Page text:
Diplomats as well as humanitarian and development professionals are “frontline civilians,” often working in conflict zones despite the risks. Deputy Secretary of State Heather Higginbottom spoke at the U.S. Institute of Peace on June 22 providing a progress report and discussion of how the State Department and the U.S. Agency for International Development are implementing their new strategy for lowering and managing those risks, based on the 2015 Quadrennial Diplomacy and Development Review (QDDR).

FD 4280-X3.jpg

QDDR called for the State Department and USAID to “continue to balance our values and interests with the inherent risks of 21st-century diplomacy and development.”  Preparation and the mental and physical care of these frontline civilians—before, during and after their assignments—must be paramount and must take into account their different objectives and needs. Leadership must explain to Congress and the American people why such risks must be taken and what is done to minimize, though not eliminate, dangers to civilians in advancing essential diplomacy. The two agencies have made strides toward the goals, but much work remains.  

This event follows a daylong conference on the issue in October 2014, in partnership with the U.S. Advisory Commission on Public Diplomacy, the Truman National Security Project, and the McCain Institute.  Deputy Secretary Higginbottom, the State Department’s chief operating officer, reviewed how the department and USAID are managing risk and supporting individuals who take on the toughest diplomatic and development assignments. A panel of experts discussed what work still needs to be done to support not just government officials, but also journalists and non-governmental organizations in balancing risk and caring for staff in these high-threat environments. Continue the conversation on Twitter with #FrontlineCivilians.

Participants

Nancy Lindborg, Welcoming Remarks
President, U.S. Institute of Peace

The Honorable Doug Wilson, Introduction of Keynote Speaker
Former Assistant Secretary of Defense for Public Affairs

The Honorable Heather Higginbottom, Keynote Address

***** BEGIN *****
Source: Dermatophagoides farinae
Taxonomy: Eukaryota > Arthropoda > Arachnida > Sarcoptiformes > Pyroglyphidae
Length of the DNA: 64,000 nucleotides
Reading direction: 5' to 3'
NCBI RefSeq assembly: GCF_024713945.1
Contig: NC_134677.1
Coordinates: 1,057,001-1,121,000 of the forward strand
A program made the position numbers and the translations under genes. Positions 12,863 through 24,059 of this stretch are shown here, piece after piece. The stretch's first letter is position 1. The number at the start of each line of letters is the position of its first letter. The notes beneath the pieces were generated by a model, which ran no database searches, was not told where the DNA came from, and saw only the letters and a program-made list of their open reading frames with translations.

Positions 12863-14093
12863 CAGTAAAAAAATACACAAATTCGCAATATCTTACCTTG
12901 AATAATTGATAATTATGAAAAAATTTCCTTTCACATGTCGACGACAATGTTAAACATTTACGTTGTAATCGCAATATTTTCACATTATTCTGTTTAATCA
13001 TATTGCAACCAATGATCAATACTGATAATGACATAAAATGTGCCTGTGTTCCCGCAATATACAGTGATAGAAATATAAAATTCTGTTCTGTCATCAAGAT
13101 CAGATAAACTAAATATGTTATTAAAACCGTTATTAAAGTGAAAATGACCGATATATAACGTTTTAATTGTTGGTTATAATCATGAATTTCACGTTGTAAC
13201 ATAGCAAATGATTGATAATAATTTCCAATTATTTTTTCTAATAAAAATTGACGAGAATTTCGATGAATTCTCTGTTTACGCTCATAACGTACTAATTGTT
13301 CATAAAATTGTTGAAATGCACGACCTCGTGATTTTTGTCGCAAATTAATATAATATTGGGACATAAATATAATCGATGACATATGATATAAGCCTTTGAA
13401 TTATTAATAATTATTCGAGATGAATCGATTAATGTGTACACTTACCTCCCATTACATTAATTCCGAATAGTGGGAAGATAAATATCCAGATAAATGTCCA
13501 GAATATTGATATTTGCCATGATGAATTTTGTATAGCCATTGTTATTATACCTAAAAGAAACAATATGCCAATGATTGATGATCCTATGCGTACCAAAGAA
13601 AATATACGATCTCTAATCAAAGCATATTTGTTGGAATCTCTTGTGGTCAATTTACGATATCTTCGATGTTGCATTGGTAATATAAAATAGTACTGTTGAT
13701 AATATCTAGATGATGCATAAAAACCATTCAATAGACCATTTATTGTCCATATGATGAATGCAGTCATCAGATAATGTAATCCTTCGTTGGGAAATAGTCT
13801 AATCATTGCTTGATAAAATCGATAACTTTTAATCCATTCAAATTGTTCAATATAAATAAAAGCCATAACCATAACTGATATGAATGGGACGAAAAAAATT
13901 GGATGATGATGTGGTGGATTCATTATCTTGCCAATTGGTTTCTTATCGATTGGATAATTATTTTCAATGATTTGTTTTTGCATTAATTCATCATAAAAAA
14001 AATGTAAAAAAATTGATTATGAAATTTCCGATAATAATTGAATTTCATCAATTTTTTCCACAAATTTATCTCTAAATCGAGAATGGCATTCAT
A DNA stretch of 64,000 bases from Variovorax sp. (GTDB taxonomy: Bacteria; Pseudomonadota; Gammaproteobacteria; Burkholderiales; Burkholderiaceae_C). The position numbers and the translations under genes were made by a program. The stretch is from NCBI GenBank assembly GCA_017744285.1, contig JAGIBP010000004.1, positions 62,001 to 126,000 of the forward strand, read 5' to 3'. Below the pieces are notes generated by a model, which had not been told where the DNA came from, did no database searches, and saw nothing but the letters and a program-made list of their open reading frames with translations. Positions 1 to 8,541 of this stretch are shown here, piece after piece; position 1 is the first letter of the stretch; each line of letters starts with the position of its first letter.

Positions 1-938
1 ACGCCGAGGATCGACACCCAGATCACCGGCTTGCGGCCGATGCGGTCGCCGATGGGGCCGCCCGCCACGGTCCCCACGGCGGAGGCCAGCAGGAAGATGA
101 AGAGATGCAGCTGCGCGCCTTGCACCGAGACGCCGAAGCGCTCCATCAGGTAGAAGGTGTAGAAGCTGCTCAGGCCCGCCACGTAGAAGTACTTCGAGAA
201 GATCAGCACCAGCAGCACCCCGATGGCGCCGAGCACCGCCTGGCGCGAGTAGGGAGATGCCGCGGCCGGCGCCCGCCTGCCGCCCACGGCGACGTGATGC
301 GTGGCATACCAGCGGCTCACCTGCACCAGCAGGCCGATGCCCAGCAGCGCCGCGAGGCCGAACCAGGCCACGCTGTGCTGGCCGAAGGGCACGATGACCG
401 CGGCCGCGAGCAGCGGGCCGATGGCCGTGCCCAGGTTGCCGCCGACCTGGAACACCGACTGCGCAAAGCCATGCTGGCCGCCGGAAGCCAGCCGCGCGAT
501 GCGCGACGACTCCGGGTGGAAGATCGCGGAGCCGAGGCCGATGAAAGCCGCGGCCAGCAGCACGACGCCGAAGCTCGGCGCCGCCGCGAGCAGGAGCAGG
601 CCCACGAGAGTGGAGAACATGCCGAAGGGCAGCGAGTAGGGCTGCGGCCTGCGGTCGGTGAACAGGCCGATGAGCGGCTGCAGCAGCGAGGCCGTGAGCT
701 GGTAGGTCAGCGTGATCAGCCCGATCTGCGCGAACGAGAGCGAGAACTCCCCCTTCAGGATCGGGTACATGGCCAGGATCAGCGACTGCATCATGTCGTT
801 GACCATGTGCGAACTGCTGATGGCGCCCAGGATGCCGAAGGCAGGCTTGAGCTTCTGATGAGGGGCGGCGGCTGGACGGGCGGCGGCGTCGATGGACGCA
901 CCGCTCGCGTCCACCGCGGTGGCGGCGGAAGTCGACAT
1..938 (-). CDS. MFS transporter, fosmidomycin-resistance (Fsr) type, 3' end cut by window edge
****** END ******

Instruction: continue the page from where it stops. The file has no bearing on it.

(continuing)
Deputy Secretary of State for Management and Resources   

Panelists: 
Rusty Barber 
Director of Program Development & Operations, U.S. Institute of Peace 

Stacia George 
Deputy Director of the Office of Transitional Initiatives, U.S. Agency for International Development

Jim Leblanc 
Board of Directors, International NGO Safety and Security Association 

Rebecca Zimmerman
Associate Policy Analyst, RAND 

Brian Keane 
Director of the Office of Analysis, Planning, Programming and Learning, Department of State’s Bureau of Conflict and Stabilization Operations

Michael Crowley, Moderator
Senior Foreign Affairs Correspondent, Politico

Michael Breen, Remarks
Executive Director, Truman National Security Project

Sim Farar, Closing Remarks 
Chair, U.S. Advisory Commission on Public Diplomacy

Related Publications

Payton Knopf on the Stakes in Sudan

Payton Knopf on the Stakes in Sudan

Thursday, May 23, 2019

By: Payton Knopf

What’s at stake in Sudan as tense negotiations between the Transitional Military Council and protesters continue? “We need to see a swift transition to civilian-led rule,” says Payton Knopf. “Otherwise I’m afraid what will result is increased instability … or potentially a catastrophic failure of the state.”

Conflict Analysis & Prevention

China’s Role in North Korea Nuclear and Peace Negotiations

China’s Role in North Korea Nuclear and Peace Negotiations

Monday, May 6, 2019

By: USIP China-North Korea Senior Study Group

This is the second in the Senior Study Group (SSG) series of USIP reports examining China’s influence on conflicts around the world. A group of fifteen experts met from September to December 2018 to assess China’s interests and influence in bringing about a durable settlement of the North Korean nuclear crisis. This report provides recommendations for the United States to assume a more effective role in shaping the future of North Korea in light of China’s role and interests. Unless otherwise sourced, all observations and conclusions are those of SSG members.

Conflict Analysis & Prevention; Mediation, Negotiation & Dialogue

Chad, and Darfur, After Bashir

Chad, and Darfur, After Bashir

Thursday, May 2, 2019

By: Jérôme Tubiana; Aly Verjee

The politics of the Central African nation of Chad are closely connected with those of Sudan, most prominently because of Darfur, the vast and troubled Sudanese region which borders Chad to the east. The recent fall of Sudan’s president Omar al-Bashir—in power since 1989—raises questions about the future of Chad’s president and U.S. ally, Idriss Déby, beset by similar governance challenges and in power since 1990. Jérôme Tubiana, co-author of a 2017 USIP report on Chad, and USIP’s Aly Verjee discuss the implications of political change in Sudan for Chad.

Conflict Analysis & Prevention; Democracy & Governance

View All Publications